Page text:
The first time you do something, it’s usually surprising how hard the thing is.
This is probably your first run at a pandemic. There’s no handbook on how to deal with it. You’re not alone (an observation which is not helpful!). And, it’s hard.
Chances are, you’re experiencing thoughts, feelings, and behaviors that surprise you. If you own a business, are a parent, are an active member of your community, and have an extended family – your plate is full. You don’t have the bandwidth to deal with surprises.
So, here’s what you may be going through:
- Shock, anger, denial
- Moodiness, sadness, grief
- Confusion, shame, guilt
- Frustration, fear, hyper-vigilance
- Restlessness, fatigue, sleep disturbance
- Anxiety, eating more (or less)
- Stomach upset, muscle tension
If you have a family business, your entire family may feel threatened. If you are a small business, your way of life may be crumbling before your very eyes. If you are a founder, business owner, or C-Suiter, your responsibilities may have changed dramatically in the last few weeks. Every action, or abdication of responsibility, may directly impact the well-being of at least one other person. That’s hard.
It’s hard to know what’s the secret to surviving this world gone sideways. It’s hard to know where to turn.
Here’s what I’ve observed: the businesses, and business owners, that survive this have a long term goal that guides them through the panic. Let me tell you what I’m talking about.
One of my clients, a business owner with a brick and mortar store, had started working with me to make sure that when she was ready to sell her business, she had a business that was worthy of selling. She had an exit strategy and several new initiatives on the drawing board to add value to the business over time.
Then, the world went to hell in a matter of days.
Here’s what she had to say in an email about 10 days after the pandemic became real to her:
I had to let my staff go so that I could conserve money and continue to pay my bookkeeper who is essential. I have one staff member who is volunteering her time to help me get kits together to sell online. I’m sitting in the store during business hours to let customers, one at a time, do virtual shopping with Face Time. It’s our new normal for the time being, and I wasn’t prepared. I’m having to make decisions very quickly.
I’m a planner, and I’m struggling with the feelings that I have to have it all together right now! I’m trying to control the panic. We’ll get through this, right?
This business owner is working incredibly hard. She’s assessing, aligning, acting, and accomplishing. She’s using tactics to achieve her goal of surviving this pandemic.
Other clients are also working hard yet, have gotten stuck in the assessing or aligning stages. They seem to be fighting through their emotions, are bogged down in their thoughts, and unable to take action. Some business owners are paralyzed – waiting for rescue, the perfect plan, or to wake up from what must be a nightmare.
But, my client is going to make it! She’s making the most of each opportunity. Here is excerpt from her most recent email:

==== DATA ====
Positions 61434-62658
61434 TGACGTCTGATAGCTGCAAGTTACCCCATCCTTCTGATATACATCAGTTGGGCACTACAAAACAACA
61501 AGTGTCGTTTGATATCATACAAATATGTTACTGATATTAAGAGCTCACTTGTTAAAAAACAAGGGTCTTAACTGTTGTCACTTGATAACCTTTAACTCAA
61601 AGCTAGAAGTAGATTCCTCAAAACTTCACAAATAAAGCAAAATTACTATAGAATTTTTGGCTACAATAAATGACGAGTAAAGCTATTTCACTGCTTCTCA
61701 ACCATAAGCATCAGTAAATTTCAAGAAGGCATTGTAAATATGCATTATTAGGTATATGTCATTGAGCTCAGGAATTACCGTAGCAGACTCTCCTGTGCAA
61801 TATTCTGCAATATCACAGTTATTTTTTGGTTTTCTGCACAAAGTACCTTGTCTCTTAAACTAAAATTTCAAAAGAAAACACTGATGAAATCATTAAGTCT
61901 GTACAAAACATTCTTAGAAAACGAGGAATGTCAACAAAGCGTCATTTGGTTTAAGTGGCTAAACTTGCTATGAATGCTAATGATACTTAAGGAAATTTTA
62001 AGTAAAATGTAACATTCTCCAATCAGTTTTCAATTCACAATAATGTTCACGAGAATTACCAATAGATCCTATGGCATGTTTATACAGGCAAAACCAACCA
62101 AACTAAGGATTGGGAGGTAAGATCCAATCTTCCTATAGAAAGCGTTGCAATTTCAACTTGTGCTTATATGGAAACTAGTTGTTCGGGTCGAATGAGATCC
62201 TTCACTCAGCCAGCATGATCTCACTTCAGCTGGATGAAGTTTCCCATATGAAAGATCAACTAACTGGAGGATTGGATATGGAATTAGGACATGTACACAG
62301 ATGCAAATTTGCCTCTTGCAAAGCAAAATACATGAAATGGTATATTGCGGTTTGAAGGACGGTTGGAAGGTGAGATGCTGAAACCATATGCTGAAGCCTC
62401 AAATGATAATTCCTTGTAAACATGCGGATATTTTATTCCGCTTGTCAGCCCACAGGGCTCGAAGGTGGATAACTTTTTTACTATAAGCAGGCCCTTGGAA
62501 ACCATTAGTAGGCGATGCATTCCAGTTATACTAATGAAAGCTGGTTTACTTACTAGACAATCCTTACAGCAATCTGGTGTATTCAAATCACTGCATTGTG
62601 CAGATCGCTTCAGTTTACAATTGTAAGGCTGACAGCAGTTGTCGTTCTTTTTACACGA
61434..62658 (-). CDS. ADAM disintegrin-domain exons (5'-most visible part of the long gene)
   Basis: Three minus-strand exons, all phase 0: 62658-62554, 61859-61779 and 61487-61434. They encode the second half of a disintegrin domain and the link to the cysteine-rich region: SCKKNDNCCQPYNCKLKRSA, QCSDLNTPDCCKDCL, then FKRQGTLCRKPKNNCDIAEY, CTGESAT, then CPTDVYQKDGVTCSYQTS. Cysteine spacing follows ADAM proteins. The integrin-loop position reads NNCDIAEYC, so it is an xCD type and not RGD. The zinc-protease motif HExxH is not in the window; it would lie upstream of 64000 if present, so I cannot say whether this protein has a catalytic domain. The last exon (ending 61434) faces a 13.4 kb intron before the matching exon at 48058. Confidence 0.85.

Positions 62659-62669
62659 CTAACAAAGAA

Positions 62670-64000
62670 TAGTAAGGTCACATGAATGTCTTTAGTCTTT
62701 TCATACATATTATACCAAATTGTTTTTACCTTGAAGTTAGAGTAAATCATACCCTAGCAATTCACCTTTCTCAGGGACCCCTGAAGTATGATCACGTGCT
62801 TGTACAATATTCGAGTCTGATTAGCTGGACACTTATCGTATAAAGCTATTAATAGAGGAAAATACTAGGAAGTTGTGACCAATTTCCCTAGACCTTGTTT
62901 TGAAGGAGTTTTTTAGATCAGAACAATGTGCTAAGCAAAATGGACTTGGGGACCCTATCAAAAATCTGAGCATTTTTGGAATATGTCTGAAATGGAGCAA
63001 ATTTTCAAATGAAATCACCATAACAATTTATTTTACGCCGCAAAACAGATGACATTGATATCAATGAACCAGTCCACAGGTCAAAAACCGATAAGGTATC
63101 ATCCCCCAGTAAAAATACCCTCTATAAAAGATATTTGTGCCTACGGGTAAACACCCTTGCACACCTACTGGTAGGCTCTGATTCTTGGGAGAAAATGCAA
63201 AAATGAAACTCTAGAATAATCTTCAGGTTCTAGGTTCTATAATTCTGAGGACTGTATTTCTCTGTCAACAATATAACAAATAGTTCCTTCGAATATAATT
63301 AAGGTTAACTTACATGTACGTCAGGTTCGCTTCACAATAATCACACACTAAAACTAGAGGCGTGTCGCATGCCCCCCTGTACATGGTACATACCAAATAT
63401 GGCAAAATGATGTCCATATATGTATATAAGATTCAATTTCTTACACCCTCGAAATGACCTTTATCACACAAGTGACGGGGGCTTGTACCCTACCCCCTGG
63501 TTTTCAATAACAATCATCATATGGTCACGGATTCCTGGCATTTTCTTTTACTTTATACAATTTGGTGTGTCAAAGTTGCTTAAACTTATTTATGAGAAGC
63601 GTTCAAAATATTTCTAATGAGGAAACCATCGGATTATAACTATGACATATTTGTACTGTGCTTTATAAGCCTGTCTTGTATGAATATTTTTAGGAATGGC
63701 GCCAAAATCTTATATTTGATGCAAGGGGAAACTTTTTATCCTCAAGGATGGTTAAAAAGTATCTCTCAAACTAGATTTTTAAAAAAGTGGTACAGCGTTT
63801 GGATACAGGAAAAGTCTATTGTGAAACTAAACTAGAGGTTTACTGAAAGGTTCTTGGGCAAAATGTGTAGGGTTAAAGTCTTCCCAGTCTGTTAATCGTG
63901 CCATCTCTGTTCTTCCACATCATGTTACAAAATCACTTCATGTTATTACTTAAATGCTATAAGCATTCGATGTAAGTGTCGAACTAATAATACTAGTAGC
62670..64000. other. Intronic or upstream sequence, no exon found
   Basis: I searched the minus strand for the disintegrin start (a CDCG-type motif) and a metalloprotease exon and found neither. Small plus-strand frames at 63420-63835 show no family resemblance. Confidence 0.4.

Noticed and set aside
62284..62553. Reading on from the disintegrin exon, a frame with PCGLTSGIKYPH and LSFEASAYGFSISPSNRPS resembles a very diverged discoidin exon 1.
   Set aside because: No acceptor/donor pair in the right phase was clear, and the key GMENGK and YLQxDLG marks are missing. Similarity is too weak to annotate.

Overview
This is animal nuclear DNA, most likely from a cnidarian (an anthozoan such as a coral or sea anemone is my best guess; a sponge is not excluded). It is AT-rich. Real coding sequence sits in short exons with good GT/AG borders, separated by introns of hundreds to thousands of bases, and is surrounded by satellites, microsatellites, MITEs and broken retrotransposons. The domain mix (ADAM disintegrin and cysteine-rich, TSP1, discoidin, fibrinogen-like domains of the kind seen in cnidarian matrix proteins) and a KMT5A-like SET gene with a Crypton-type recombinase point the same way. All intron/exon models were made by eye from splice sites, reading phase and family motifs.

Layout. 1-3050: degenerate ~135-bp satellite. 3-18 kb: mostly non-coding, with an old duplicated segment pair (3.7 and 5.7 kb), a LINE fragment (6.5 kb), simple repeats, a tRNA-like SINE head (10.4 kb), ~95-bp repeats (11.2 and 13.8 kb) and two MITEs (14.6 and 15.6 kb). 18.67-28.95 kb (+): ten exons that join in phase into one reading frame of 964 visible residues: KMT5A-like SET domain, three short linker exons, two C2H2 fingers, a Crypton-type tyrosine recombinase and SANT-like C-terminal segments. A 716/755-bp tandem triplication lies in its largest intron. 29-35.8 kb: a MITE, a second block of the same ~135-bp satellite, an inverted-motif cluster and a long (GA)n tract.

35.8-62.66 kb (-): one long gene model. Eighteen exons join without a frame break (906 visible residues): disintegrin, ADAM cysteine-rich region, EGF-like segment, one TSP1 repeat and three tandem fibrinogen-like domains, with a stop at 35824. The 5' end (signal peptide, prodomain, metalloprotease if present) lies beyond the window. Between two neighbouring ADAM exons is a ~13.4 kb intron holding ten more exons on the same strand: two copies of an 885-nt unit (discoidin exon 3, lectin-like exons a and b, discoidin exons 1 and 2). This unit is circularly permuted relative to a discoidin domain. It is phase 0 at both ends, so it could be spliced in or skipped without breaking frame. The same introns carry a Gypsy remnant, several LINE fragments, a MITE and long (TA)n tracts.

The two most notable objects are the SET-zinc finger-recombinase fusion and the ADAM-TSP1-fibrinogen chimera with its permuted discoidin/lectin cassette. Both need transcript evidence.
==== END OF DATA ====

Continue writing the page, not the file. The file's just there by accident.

Things are definitely hard. I’m applying for the SBA loan as soon as my bank puts up the link, and I also applied for a grant through Verizon. I should hear next week if I’m accepted or not. We have over 75% of the inventory now online, and I hope we’ll have it all there by the end of next week. I have two employees helping and they won’t let me pay them. Their generosity just blows me away.
We’ll get through this, I know, but I just hope to come out on the other side in pretty good shape. I want my normal back!
Undoubtedly, EVERYONE wants their normal back. The question is, how to get there? Here’s a plan to get started. I’ve also included resources in my recent blog post you can use to create your own plan to get moving.
First, assess. Define the external and internal factors impacting you, your customers, supply chain, employees.
Second, align. Write down your values, purpose, value proposition, and goals. Identify how each aligns with the other, or doesn’t. Use this information to create guardrails around your decisions to take action in the next two steps. Don’t skip this step. It’s important.
Third, identify possible actions. List those that align with your assessments and those that don’t. Explore the possible consequences of each. Separate those that bring you closer to your goals, and develop tactics assigned to specific people. Then, prioritize. You don’t have unlimited resources and need to act on the ones that are most important.
Fourth, execute the actions and record the accomplishments as well as lessons learned from those that didn’t meet your expectations.
Repeat this process as often as needed until the end of the pandemic. Ideally, you and your employees (including those that may be off the payroll during this time) will generate the energy needed to create the momentum your business needs to survive. Then, get ready to do it again during the next wave later this year because it looks like it will be back.
Finally, if you need a jumpstart, I’m offering free coaching to business owners throughout the month of April. Call me at 804-372-7575 to schedule a free session. You can also email me at firstname.lastname@example.org.
“Preparing Your Business For a Post-Pandemic World” by Carsten Lund Pedersen and Thomas Ritter, April 10, 2020, HBR.